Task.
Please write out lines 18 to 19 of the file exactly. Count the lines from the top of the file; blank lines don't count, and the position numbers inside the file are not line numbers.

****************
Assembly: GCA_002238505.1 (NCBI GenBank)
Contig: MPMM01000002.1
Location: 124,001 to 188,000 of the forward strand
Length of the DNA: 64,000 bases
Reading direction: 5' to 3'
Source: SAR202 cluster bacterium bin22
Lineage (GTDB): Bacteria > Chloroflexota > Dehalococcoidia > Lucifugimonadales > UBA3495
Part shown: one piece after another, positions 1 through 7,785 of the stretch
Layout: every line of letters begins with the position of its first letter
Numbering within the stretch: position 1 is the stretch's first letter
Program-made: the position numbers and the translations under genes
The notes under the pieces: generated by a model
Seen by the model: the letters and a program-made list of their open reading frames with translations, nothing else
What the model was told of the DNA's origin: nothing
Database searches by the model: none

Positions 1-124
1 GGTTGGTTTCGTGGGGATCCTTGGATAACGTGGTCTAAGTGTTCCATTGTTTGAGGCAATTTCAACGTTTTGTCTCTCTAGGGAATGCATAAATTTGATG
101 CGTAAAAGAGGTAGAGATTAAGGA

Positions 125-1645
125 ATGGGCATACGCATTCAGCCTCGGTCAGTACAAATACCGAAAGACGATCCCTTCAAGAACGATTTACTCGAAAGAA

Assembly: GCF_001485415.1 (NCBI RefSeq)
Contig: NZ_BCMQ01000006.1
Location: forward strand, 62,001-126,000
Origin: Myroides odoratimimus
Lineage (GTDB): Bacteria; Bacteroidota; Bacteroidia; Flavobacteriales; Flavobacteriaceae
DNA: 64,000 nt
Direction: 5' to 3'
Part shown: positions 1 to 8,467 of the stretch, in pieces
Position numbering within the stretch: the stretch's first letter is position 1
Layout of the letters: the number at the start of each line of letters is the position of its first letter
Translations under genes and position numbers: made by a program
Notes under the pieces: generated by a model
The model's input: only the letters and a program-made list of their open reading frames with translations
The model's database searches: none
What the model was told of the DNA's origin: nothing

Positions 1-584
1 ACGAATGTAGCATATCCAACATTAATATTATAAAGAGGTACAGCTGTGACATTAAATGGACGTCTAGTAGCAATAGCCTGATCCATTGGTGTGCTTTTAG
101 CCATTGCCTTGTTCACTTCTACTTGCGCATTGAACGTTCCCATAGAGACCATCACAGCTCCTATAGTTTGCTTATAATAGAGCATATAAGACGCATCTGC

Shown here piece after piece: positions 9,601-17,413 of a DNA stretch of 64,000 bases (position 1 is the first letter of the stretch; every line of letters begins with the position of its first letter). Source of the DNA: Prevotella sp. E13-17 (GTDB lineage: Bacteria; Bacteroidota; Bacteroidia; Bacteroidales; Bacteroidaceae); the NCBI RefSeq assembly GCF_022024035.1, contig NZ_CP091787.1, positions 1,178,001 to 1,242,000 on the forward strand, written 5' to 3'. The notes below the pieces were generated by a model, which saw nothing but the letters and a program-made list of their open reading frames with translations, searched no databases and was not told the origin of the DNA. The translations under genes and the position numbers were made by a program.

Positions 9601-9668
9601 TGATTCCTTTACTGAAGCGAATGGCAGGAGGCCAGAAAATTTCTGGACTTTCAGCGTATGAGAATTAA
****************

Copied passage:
101 CGTAAAAGAGGTAGAGATTAAGGA

Positions 125-1645